| Sir Clive Sinclair who changed the world of home computing passes away, 16th September
One of the great pioneering britons of the 20th Century, Sir Clive Marles Sinclair, has died at the age of 81.
During the second half of his life Clive enjoyed weekly games of poker, often held at private homes or clubs. In the 1990s he began competing in Texas Hold'em
events in casinos in the UK and then when TV poker arrived on channel 4 he could be seen on screen competing with some of the best.
The first of the
channel 4 TV poker shows, and the most famous, Late Night Poker, ran for 10 regular series from 1999 until 2011. Clive appeared in episode 1 of season 3,
airing on 19th October 2000 in a heat with Ross Boatman and Dave Ulliott, but Clive and the two famous players were all knocked out, defeated by the heat
winner Paul Alterman. Series winner was Phil Hellmuth.
A spin-off series from LNP was released on the Challenge TV channel called Celebrity Poker Club
and ran for 3 series between 2003 and 2005. The final of the first series took place on 13th November 2003 and Clive faced actor Keith Allen, author Cindy
Blake, racing commentator John McCririck, 7 times world snooker champion Stephen Hendry, cricketer Gladstone Small, politician Zac Goldsmith and former
professional footballer Tony Cascarino. Clive was victorius and picked up his lifetime best prize of £25,000. Keith Allen finished second.
Friends and family new Clive as a generous man who was always interested in anything new in the world of technology and always had time for a
conversation with those he knew and trusted.
Friend and poker player Richard Whitehouse who participated in the famous Sunday Game with
Clive for 20 years said, he was generous to a fault. When I mentioned I was in a long waiting list for an operation on the NHS he instantly offered to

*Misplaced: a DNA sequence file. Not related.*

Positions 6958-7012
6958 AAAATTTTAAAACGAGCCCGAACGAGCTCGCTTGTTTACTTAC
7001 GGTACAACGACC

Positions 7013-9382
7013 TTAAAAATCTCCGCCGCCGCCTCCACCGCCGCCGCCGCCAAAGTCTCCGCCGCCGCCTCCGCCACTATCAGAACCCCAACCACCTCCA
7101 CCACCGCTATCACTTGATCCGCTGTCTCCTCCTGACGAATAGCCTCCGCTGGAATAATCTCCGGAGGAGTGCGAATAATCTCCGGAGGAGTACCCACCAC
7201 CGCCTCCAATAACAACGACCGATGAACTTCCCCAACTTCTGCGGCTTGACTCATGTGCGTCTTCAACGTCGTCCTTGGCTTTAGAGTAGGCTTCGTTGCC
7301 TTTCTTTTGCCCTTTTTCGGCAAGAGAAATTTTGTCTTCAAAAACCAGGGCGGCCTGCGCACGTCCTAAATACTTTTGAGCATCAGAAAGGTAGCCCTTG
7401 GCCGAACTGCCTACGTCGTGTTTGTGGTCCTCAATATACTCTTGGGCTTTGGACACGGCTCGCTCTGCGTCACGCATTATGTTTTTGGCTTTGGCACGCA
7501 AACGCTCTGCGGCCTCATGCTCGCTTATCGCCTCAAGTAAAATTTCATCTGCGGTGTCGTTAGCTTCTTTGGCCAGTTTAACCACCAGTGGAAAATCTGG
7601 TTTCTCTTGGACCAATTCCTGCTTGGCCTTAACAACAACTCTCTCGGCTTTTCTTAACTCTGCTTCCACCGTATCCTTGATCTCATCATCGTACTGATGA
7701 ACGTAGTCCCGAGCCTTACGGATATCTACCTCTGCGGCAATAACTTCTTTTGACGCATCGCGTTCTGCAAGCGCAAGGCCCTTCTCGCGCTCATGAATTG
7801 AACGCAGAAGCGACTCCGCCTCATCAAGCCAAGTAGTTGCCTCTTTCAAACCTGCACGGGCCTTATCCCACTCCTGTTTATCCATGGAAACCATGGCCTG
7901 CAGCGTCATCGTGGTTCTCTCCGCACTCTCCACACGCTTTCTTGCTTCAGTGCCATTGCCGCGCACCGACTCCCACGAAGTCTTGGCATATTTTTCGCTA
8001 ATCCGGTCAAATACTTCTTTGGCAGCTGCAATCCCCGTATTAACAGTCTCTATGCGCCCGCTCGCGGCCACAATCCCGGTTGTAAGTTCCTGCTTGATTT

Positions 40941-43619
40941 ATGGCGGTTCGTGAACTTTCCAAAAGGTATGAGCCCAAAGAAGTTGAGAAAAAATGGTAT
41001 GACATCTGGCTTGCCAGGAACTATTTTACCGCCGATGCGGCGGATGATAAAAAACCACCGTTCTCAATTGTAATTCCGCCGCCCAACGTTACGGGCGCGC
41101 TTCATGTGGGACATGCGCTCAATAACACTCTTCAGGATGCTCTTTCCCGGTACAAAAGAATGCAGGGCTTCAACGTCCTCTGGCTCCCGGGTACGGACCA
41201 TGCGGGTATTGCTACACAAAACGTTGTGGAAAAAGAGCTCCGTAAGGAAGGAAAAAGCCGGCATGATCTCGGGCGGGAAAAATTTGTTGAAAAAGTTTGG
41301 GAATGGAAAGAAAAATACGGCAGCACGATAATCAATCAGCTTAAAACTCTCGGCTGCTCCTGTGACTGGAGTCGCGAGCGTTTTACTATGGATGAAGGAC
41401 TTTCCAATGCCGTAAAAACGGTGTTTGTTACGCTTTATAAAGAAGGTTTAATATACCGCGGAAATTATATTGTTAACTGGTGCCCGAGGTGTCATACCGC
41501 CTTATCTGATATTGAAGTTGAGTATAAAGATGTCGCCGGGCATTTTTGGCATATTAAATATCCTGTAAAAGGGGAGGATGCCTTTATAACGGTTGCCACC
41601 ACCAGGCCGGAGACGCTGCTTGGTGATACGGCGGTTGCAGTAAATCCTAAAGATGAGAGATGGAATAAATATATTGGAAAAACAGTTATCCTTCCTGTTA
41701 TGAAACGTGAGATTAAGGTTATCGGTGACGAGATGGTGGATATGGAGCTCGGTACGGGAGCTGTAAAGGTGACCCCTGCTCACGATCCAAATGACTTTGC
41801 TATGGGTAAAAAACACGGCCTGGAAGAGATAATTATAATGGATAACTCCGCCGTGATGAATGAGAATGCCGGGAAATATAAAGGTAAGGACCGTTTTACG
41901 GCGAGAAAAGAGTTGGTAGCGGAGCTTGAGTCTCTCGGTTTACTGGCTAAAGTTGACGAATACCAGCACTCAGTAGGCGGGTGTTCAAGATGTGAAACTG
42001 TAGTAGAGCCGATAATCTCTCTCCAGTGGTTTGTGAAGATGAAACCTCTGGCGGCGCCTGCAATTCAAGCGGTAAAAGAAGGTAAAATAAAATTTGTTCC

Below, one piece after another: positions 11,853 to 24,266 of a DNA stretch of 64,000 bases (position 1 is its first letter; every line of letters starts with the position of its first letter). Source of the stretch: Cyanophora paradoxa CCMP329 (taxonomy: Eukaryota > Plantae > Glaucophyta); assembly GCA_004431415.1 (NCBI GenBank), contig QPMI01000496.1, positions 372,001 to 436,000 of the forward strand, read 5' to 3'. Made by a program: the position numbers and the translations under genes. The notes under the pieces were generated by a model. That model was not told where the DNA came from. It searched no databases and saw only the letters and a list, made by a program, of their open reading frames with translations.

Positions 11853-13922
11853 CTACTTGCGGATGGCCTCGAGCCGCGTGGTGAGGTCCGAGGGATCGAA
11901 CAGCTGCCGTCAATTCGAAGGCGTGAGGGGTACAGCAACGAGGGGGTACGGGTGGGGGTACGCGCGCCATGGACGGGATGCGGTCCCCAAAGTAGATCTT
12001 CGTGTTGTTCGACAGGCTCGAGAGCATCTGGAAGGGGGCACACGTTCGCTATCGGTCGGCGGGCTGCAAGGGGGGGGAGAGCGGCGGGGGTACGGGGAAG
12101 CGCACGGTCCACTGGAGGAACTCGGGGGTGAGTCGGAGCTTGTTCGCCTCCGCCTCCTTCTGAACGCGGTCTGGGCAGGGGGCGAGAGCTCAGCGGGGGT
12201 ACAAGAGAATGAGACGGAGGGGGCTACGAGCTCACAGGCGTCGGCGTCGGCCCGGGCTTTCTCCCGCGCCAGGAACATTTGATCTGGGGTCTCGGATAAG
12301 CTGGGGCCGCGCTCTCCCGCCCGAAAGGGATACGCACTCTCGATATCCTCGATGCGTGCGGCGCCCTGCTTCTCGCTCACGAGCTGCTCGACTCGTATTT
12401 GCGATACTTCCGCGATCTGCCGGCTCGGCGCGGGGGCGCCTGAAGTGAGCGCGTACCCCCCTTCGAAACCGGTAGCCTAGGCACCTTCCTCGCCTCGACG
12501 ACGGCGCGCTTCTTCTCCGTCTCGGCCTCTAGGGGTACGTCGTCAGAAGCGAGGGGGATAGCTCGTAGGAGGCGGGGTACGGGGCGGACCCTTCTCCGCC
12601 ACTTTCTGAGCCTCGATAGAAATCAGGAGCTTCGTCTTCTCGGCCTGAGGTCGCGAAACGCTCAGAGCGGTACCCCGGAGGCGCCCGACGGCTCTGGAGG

pay for it to be done privately.
Sir Clive became truly famous when he launched his first home computer in 1980 called the ZX80, selling for
£99.95 it undercut the existing players by 80% and sold 100,000, for that time a big number in one year. The next year he launched its successor the ZX81
for £69.95 and sold 1.5m of them, massively out-stripping the competition. In 1982 the Spectrum arrived and sold 5 million units.
In 1983 he
received his knighthood for his efforts in bringing computing capability to the general public. In 1984 he was asked to give a speech to the US Congressional
Clearinghouse which was chaired by the young senator Al Gore. In the speech he spoke of replacing people in factories by robots and computers, the development
of what we now call the internet, mobile phones and eco-friendly electric cars that inevitably would become the standard form of personal transport.
course some of his inventions did not do so well and his strong character led to stubbornness when it came to taking advice. The famous C5 electric car was
probably his most famous failure. In an interview with the Scotsman newspaper in 2006 he said, I got it wrong in the past, spectacularly so.
What few people know was that his real breakthrough was the programmable calculator. When Texas Instruments released their first programmable chip in
the early 1970s, Clive and his business partner, Nigel Searle, flew to Dallas, Texas. In the space of a few days they demonstrated how to machine code a
multitude of mathematical functions. This achieved a great deal on purchasing processors from TI and ultimately led to the release of the Sinclair Scientific
Programmable, the worlds first programmable calculator.
More than anything though Clive will be remembered as one of the good guys. He liked nothing
better than to have company, sharing a bottle of wine and passing the time with banter, sometimes sharp and bang up to the minute in technological development,
and other times just witty, jolly and even silly. He was a man ahead of his time. They don't make them like this anymore.